Although traditional banking and digital banking have the same backbone, there are laws and regulations that adjust the characteristics of each one to provide a process of greater transparency and control. Colombia has, however, been one of the most proactive LATAM jurisdictions for Fintech regulation. It was the first country to offer a ‘regulatory sandbox’, offering start-ups the chance to experiment under relaxed conditions.

These are the relevant regulatory and tax rules for Colombian Fintechs.

 

Existing legislation

There are several institutions and laws that regulate the Colombian financial system, housed in the Political Constitution; circulars of the Financial Superintendence of Colombia (SFC) and presidential decrees and sanctions which not only allow the expansion of the sector, but aim for more transparency between consumers, financial institutions and the government.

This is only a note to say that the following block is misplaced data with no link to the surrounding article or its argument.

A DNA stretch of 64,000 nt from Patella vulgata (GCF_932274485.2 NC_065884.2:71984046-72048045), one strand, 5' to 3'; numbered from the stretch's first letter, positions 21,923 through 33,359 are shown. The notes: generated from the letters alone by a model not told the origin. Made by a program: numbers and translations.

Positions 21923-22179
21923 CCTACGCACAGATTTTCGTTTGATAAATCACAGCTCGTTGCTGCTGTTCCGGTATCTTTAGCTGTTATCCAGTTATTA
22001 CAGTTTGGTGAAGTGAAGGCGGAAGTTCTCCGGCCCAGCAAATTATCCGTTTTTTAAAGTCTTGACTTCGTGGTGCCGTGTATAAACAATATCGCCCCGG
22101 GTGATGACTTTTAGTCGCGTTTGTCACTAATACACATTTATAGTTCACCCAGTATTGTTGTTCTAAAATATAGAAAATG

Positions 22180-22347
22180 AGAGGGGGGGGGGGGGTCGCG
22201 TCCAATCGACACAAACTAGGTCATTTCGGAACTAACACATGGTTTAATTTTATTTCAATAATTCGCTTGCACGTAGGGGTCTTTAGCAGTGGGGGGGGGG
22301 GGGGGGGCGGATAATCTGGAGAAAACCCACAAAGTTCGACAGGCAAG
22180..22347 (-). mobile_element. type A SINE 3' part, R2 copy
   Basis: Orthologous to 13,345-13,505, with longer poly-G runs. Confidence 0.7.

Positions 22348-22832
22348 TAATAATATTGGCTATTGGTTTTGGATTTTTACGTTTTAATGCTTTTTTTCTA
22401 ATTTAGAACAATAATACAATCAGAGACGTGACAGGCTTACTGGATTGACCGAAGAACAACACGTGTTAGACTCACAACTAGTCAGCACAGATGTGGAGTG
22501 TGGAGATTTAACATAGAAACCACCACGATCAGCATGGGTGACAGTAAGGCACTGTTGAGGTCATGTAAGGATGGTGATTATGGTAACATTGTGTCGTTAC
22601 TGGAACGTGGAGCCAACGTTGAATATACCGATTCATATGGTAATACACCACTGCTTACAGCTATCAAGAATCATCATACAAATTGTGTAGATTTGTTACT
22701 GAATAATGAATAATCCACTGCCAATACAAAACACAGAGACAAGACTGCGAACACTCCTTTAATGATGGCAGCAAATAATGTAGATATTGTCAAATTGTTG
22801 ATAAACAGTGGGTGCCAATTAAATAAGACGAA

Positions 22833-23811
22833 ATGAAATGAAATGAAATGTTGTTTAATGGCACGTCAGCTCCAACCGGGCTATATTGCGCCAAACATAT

The SFC has been monitoring the technological evolution of the financial system in the country since the early 2000s. With the aim of seeking a balance in the use of digital banking, it established (in sub numeral 2.3.4.11 of Chapter I of Title II of Part I of the Basic Legal Circular – External Circular 029 of 2014) that, for all purposes, the financial services a consumer accesses using a mobile device but through a web browser and without association of the service to a mobile line are also considered as internet banking.

Law 1273 of 2009 further regulates the digital financial system in Colombia. It covers digital banking typifying computer crimes in Colombia, including infractions by and on electronic financial channels.

Subsequently, Law 1735 of 2014 was introduced in the search for greater financial inclusion. This created the Specialised Companies in Electronic Deposits and Payments (SEDPE), aimed at promoting population penetration through transactional financial products, such as transfers, payments, drafts and collection, and which would later be reinforced by Decree Number 1491 of 13 July 2015.